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“ wretched man!” who shall give you peace in life, “ who shall deliver you from the body of death ?” In the hurry of business, or the intoxication of pleasure, the sacred monitor, the Gospel of salvation,” may be slighted and forgotten; but in the still and sober hours of leisure, in calamity, in sickness, in the decay of age, and in the approach of dissolution, its longneglected warnings will find their way to the darkened chamber,—the dying couch. And, when you awake to the decision of the great day, its awful “doctrine,” its searching “reproof,” its paternal “ correction," its righteous “instruction,” shall rise up in witness against you! “He that receiveth not my words,”--though he, perhaps, receive them hypocritically, or carelessly, but not in honest simplicity of heart, to make them a standing principle of action,—“He that receiveth not my words,” to reformation of manners,“ hath one that judgeth him : the word that I have spoken, the same shall judge him in the last day.”

DISCOURSE VII.

THE DIVINE NATURE UNSEARCHABLE.

JOB, CHAP. XL. VER. 4.

I will lay

“ Behold, I am vile ; what shall I answer thee?

mine hand upon my mouth.”

Towards the conclusion of this very ancient poetic drama,--for such, by eminent critics, it is conceived to be,—the Deity is brought forward as condescending to argue with Job, and to convince him of the utter incapacity of human agents to judge of the ways and works of the Divine Providence. The patriarch, humbled in the dust, replies, “Behold, I am vile; what shall I answer thee? I will lay mine hand upon my mouth.” I am a thing of nought, a reptile, crawling for a season on the earth, out of which I was taken, and quickly returning to it again. Shall such a creature pretend to dispute and remonstrate with its Maker, fathom his counsels, or dive into his nature ? Surely, on themes so high,—on subjects, so infinitely beyond the compass of man's ability,-his proper part is to wait, in mute attention, and receive such instruction as God may be pleased to impart. “I will lay mine hand upon my mouth;” I will listen submissively, and learn in silence.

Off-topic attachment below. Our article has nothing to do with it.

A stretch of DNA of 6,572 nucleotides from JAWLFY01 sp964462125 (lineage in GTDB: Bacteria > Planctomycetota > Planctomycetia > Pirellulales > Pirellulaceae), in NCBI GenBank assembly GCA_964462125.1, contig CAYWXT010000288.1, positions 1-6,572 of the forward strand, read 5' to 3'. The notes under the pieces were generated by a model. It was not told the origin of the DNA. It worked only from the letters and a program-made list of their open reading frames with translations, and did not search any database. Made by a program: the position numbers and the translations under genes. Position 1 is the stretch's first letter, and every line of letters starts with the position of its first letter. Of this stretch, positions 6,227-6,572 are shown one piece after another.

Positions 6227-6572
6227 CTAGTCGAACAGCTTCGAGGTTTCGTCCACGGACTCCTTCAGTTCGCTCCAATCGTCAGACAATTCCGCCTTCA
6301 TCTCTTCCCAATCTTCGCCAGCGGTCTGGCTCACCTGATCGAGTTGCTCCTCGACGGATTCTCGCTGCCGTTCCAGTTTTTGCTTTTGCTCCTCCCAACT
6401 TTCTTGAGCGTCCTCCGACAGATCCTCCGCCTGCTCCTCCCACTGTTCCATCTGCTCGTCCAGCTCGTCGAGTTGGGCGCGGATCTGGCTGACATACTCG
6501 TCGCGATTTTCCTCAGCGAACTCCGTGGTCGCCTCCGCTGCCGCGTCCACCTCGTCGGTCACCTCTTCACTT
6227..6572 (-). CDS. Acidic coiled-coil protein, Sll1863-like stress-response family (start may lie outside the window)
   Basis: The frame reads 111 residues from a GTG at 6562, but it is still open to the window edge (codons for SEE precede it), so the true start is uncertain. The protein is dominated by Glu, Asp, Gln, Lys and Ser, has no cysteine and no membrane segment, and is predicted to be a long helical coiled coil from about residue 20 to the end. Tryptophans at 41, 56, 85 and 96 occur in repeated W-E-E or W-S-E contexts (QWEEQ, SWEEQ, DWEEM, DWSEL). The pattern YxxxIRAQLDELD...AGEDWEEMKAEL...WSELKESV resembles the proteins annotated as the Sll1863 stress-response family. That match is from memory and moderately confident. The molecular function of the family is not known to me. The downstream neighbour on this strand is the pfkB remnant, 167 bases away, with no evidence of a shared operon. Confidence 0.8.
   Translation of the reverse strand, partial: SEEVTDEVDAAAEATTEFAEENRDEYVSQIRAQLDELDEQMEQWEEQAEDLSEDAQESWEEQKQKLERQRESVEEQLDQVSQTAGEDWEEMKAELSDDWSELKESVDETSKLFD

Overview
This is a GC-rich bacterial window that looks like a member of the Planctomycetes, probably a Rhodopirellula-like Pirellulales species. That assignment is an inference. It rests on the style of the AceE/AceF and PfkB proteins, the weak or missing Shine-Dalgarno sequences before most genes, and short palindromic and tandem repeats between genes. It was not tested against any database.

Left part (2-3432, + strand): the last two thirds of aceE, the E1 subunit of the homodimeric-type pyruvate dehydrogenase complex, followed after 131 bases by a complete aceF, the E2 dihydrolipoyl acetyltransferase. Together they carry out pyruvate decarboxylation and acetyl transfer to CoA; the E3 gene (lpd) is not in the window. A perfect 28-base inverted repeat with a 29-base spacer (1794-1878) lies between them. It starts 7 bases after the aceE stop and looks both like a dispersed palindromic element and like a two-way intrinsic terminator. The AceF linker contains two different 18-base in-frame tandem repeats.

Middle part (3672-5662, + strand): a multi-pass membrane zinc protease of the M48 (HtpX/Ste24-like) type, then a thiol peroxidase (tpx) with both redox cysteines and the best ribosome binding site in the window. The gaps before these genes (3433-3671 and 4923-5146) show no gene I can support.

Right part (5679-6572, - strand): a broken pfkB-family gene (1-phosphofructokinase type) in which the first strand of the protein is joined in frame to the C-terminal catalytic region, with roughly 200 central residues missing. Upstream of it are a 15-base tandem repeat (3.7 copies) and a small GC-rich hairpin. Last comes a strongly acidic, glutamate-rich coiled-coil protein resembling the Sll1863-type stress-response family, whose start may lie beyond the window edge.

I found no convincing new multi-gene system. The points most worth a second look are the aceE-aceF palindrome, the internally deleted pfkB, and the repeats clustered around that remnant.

Fey men, perhaps, are sufficiently acquainted with themselves : they may have a general notion of their prevailing dispositions, their peculiar habits, and outline of character; but they seldom enter into those minutive, which mark the individual, and distinguish him from his associates. Nor are the bulk of mankind well acquainted with the human mind itself, as belonging to the species : they perceive not accurately the extent of its faculties, and what subjects are really within its grasp. Young men, when they first engage in the pursuit of knowledge, are apt to form very exalted notions of the power of intellect; but, as they advance, they find deficiencies in themselves, and difficulties in their way, of which they had no conception; and the more they learn, the more they discover beyond, still remaining to be learned. He who knows the most, is convinced, at last, that he knows but little ; and that, after all, man is, and must continue, on this side the grave, an ignorant, as well as a sinful being. True wisdom, I mean such wisdom as man can attain,mortifies, instead of nourishing pride, and generates the deepest humility. It has a tendency to infuse, into the mind of the real philosopher, the gentleness and docility of a child; and being taught, by the experience of his own deficiency, “ not to think of himself more highly than he ought to think, but to think soberly,he is ready to receive information from any other source whence it may possibly flow. Philosophy, then, so far from opposing, is the hand-maid of truth, and opens the door to religion. It shows the man how insignificant he is in himself, how incompetent to make great discoveries, and obtain a thorough insight into “ the things that are before him ;" he sees, therefore, clearly, that the things which are not before him, with which he has no direct intercourse, things, which come not under the notice of any sense, or any mental apprehension,-cannot be open to human research. Nay, of such things as he can know, much must be imparted from above. He is, therefore, in the first place, anxious to learn, whether any such communication has actually been made; and when such a communication, or pretended communication, is tendered to him, he will weigh its evidences fairly, candidly, and with all his powers. But even in this case,—even as to what is revealed from heaven,-he is sensible that there must be certain limitations : however copious the fountain which supplies the stream, the receptacle can hold no more than it is made to contain. The mind of man is so constituted by its great Maker, as to imbibe but a certain portion of knowledge : he is supplied with senses, which, by the notices they convey, furnish him with ideas; he sees forms, he hears sounds, he feels substances, he tastes flavours; and by comparing and combining what is thus brought home to the intellectual faculty, he is enabled to lay in a stock of knowledge, sufficient for all the purposes of human life. But here he must stop. The perception of earthly things will never carry him beyond the earth. If, then, a revelation be made to him from above, will it infuse new lights, of which before he had no perception ? Will it lay open to his mental view the abodes of the spiritual world, and make him acquainted with the nature, the occupations,

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